Monday, October 10, 2011

Improving Middle Management Effectiveness - Part #1

John C. Maxwell in his wonderful book, Winning With People: Discover The People Principles That Work For You Every Time, Nelson Books, 2004, wrote about “The Hammer Principle,” namely “Never use a hammer to swat a fly off someone's head.” Too many times this past summer and fall, I have witnessed this take place between a senior executive and a mid-level manager. It always ends up being a loss for all involved.

Today, the role of the middle manager is very important. We need excellent people to fulfill these roles and they need to have the capacity to do four specific things very well. First, they need to understand the conceptual framework of the company in order to routinely bring clarity and order to confusion and chaos. Second, they need to be deeply immersed in the day to day, tactical operations of the company in order to solve problems better, and work on alignment related issues. Third, they need to oversee multiple projects in multiple stages and maintain a vast network of people and resources in order to manage all of the projects to a successful conclusion or result. Fourth, they need to utilize a diverse set of assessment tools in order to routinely deliver improved performance at the individual and department levels. Today, more and more managers are coaching people who directly impact front line service and product delivery. Their action or inaction is directly impacting the bottom line of the company.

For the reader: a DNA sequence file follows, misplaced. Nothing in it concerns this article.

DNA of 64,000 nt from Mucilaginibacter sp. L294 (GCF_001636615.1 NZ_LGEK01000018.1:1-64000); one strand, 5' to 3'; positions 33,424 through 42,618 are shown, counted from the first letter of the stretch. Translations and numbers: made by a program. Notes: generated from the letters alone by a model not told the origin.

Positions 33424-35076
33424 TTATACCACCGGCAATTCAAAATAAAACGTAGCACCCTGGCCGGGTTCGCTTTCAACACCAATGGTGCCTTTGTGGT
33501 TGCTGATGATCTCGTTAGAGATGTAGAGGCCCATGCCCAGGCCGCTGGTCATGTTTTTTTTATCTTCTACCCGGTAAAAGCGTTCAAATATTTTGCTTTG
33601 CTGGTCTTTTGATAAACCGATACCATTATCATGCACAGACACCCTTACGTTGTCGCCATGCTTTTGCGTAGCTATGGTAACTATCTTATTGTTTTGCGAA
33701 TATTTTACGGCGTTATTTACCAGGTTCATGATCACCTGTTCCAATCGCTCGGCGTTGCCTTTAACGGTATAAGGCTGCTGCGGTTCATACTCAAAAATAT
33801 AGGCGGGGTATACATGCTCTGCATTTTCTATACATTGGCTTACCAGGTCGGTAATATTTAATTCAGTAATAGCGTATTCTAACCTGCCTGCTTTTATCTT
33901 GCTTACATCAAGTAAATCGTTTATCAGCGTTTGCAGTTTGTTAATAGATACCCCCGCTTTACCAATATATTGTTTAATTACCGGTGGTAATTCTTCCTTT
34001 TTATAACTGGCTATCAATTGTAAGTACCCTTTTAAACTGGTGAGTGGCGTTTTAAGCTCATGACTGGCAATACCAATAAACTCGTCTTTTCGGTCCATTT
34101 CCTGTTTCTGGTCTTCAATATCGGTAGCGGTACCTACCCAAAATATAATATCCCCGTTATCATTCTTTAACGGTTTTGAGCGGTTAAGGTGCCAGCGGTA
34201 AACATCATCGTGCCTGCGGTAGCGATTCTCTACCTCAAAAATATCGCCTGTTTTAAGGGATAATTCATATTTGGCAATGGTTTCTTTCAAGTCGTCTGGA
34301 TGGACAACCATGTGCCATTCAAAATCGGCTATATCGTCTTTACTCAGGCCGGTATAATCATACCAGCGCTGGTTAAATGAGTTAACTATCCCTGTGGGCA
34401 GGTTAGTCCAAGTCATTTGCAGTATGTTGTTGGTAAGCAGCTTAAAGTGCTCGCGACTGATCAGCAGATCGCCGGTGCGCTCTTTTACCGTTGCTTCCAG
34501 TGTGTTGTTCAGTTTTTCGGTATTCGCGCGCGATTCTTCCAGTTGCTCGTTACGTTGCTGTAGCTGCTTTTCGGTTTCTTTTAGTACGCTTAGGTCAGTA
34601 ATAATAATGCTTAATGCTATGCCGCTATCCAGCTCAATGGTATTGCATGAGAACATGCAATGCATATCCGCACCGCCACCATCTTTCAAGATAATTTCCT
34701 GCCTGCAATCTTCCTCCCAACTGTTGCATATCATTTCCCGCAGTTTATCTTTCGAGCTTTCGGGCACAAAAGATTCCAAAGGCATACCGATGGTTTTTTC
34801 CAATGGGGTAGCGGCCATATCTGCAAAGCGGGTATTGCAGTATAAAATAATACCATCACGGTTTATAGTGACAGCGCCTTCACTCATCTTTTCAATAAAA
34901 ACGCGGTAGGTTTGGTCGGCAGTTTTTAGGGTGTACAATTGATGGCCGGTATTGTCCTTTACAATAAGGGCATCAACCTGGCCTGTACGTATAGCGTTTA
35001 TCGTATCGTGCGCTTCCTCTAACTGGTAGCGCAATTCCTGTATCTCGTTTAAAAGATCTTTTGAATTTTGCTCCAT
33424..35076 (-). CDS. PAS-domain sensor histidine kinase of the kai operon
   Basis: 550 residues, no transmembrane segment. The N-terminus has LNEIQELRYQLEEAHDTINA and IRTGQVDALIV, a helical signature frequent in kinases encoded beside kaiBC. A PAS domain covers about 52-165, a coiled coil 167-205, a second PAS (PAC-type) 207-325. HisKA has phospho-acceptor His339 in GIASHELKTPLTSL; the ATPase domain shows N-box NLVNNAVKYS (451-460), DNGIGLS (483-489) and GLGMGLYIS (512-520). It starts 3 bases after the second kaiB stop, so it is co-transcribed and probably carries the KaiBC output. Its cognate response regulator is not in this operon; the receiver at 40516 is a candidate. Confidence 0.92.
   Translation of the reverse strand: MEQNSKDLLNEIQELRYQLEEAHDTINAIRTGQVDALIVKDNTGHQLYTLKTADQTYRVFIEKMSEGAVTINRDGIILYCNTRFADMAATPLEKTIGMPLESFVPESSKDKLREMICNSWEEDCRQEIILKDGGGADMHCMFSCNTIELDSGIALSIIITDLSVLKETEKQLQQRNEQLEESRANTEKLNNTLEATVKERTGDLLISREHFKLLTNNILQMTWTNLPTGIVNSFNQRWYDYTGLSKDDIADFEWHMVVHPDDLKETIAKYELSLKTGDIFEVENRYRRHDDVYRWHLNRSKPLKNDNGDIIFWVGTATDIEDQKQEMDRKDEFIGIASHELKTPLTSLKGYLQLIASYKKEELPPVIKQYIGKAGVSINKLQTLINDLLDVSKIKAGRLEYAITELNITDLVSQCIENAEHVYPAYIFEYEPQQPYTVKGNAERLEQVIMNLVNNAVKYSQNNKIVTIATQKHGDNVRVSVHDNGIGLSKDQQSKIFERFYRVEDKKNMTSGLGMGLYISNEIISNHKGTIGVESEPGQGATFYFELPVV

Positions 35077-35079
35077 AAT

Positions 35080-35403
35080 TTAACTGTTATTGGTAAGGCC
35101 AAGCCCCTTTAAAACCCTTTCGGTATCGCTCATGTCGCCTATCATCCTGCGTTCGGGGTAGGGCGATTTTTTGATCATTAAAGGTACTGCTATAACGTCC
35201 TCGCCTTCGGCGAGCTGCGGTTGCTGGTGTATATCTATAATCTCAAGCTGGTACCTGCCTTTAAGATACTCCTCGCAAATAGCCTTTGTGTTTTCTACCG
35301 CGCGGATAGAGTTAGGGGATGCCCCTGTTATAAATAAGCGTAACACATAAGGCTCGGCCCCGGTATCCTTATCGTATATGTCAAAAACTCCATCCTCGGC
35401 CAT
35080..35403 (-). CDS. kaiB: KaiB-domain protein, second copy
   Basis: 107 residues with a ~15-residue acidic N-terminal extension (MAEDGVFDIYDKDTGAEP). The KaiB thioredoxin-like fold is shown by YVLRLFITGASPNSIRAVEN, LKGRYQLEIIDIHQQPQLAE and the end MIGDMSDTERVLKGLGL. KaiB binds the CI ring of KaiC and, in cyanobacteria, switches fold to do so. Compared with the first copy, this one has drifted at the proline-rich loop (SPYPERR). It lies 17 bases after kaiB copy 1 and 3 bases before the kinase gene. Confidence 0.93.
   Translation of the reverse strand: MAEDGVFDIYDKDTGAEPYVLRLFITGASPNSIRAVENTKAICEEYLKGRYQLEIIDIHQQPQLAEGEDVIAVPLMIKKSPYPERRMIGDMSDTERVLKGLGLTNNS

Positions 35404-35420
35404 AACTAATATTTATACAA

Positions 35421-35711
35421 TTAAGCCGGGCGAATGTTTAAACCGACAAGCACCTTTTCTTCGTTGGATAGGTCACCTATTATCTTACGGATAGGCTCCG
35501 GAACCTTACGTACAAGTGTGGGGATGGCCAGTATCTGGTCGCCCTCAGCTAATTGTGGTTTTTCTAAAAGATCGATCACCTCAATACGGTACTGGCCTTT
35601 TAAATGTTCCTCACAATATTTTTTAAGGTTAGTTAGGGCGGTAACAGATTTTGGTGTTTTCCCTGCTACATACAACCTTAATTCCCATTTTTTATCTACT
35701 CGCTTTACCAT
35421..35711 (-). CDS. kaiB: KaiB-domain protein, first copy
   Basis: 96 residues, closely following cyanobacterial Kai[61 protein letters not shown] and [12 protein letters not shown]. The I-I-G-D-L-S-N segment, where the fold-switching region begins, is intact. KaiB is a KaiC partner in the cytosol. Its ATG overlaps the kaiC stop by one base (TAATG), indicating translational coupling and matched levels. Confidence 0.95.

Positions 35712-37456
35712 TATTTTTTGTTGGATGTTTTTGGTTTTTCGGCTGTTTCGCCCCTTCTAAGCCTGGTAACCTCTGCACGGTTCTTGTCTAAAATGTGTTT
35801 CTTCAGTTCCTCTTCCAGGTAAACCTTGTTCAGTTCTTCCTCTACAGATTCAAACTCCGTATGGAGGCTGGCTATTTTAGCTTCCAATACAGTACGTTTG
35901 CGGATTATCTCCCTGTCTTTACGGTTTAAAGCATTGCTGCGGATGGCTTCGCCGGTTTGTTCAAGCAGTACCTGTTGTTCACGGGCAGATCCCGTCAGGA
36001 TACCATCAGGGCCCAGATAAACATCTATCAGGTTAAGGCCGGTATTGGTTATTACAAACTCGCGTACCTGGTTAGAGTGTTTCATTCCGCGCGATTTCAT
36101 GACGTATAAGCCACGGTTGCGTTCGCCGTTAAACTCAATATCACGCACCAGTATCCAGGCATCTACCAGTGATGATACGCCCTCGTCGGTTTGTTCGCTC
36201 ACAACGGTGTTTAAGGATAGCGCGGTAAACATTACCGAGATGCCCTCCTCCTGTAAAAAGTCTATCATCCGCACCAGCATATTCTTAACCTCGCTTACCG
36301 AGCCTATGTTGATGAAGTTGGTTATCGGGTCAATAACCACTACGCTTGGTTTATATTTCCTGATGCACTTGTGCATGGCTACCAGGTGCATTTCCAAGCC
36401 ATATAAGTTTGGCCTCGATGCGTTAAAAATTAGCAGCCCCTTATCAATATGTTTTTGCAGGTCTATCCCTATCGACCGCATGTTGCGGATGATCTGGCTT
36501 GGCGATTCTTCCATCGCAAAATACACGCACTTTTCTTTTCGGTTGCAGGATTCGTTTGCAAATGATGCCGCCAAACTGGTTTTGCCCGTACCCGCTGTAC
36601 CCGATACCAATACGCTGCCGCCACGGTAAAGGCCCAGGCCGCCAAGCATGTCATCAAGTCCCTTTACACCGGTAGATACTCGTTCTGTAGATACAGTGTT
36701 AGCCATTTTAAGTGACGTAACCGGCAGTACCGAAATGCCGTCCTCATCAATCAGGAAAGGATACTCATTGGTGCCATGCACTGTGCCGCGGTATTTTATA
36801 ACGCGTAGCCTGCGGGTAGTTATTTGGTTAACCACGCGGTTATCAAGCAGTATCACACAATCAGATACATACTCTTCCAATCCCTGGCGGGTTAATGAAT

In order to improve their effectiveness, the first thing we need to do as leaders is to teach them to practice the art of active listening. While this seems such a simple concept, I have come to realize that many young mid-level managers were never taught this skill.

Active listening is a communication technique that requires the listener to understand, interpret, and evaluate what (s)he hears. Active listening is a structured way of listening and responding to others, focusing attention on the speaker. Suspending one's own frame of reference and suspending judgment along with avoiding other internal or external mental activities are important. The ability to listen actively can improve personal relationships through reducing conflicts, strengthening cooperation, and fostering understanding.

There are three primary elements that comprise active listening, namely comprehending, retaining, and responding. In comprehending, the listener seeks shared meaning through an understanding of the context of what is being shared, and focuses on reducing distractions to improve retention. In the retaining part, the listener seeks out and pays attention to key information for retention purposes. Finally, in the responding part of active listening, the listener looks for verbal and non-verbal messages and adjust their communication style to meet the needs of the people involved.

The typical ways to do active listening involve repeating, paraphrasing and reflecting. For example, the listener might repeat the message using exactly the same words as the speaker. With paraphrasing, the listener might simplify the message using similar words and similar phrase arrangements to the ones used by the speaker. Finally during the reflection phase, they might restate the message using their own words and sentence structure.

While I recognize that active listening might seem extremely simplistic, spend time this week in meetings with mid-level managers and analyze how many of them actually do active listening. It will surprise you when you discover it is not a common practice these days.

Geery Howe, M.A.Consultant, Executive Coach, Trainer inLeadership, Strategic Planning and Organizational ChangeMorning Star Associates319 - 643 - 2257

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